It should be noted that true Common Lisp somewhat lacks in several important parts of string-processing, and it shows sometime. Today I needed to heavily process large body of regular text and will write here some functions which are AFAIK considered "standard" in modern languages and which not so easily accessible and/or amazingly intuitive in CL.
In all following code snippets token
input stands for input string.
Trimming string from spaces, tabs and newlines
(string-trim '(#\Space #\Newline #\Return #\Linefeed #\Tab) input))
All named characters are listed in Hyperspec, 13.1.7 Character Names.
Replacing by regular expressions
Provided by CL-PPCRE package.
In next snippet I remove all tokens enclosed in square brackets from the input string:
(ql:quickload :cl-ppcre) (cl-ppcre:regex-replace-all "\\[[^]]+\\]" input "")
Honestly, I don't know when you can need simple
regex-replace-all. Also, note the double-escaping of special symbols (
Splitting string by separator symbol
Provided by CL-UTILITIES package.
In next snippet I split the input string by commas:
(ql:quickload :cl-utilities) (cl-utilities:split-sequence #\, input)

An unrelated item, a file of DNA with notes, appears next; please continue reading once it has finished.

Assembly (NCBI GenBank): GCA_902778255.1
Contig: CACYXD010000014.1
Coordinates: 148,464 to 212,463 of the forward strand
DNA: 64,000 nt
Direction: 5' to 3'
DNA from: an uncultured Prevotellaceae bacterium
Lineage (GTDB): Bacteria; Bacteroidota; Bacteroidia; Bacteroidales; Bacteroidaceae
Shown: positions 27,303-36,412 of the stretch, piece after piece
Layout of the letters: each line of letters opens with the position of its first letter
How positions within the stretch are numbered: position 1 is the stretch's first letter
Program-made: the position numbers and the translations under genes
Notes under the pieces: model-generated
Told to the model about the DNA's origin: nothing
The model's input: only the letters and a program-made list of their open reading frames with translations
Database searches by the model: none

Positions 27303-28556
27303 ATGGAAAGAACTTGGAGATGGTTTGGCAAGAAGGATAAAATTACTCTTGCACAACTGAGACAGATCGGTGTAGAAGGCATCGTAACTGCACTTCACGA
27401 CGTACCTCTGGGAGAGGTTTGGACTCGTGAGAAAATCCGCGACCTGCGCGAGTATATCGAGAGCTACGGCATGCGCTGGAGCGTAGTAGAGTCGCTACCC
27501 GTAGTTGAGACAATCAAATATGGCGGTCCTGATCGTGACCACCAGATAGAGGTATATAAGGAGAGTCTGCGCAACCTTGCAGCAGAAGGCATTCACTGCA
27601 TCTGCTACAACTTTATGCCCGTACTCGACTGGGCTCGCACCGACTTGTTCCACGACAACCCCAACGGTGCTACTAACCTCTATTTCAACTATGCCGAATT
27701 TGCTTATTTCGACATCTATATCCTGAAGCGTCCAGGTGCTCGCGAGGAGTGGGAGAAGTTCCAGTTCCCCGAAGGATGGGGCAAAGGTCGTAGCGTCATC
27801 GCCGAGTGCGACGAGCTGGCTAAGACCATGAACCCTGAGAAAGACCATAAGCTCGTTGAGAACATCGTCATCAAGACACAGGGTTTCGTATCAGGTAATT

Making same modification on every string in given list
In next snippet I trim spaces around all strings in list
(map 'list (lambda (input) (string-trim " " input)) input-list)
However, way better is to wrap the transformation for the string in separate function and call the mapping referencing just the name of transformation:
(defun trim-spaces (input) "Remove trailing and leading spaces from input string" (string-trim '(#\Space) input)) (map 'list #'trim-spaces input)
Do not forget that string is just a sequence of a characters, and all sequence-operating functions can work on strings in either
'(#\a #\b #\c #\d)form. This applies only to sequence-operating functions, however.
Removing the characters from string by condition
In the next snippet I leave only the alphanumeric characters in the input string:
(remove-if-not #'alphanumericp input)
map, you can make arbitrary complex predicates either with lambdas or wrapping them in separate functions.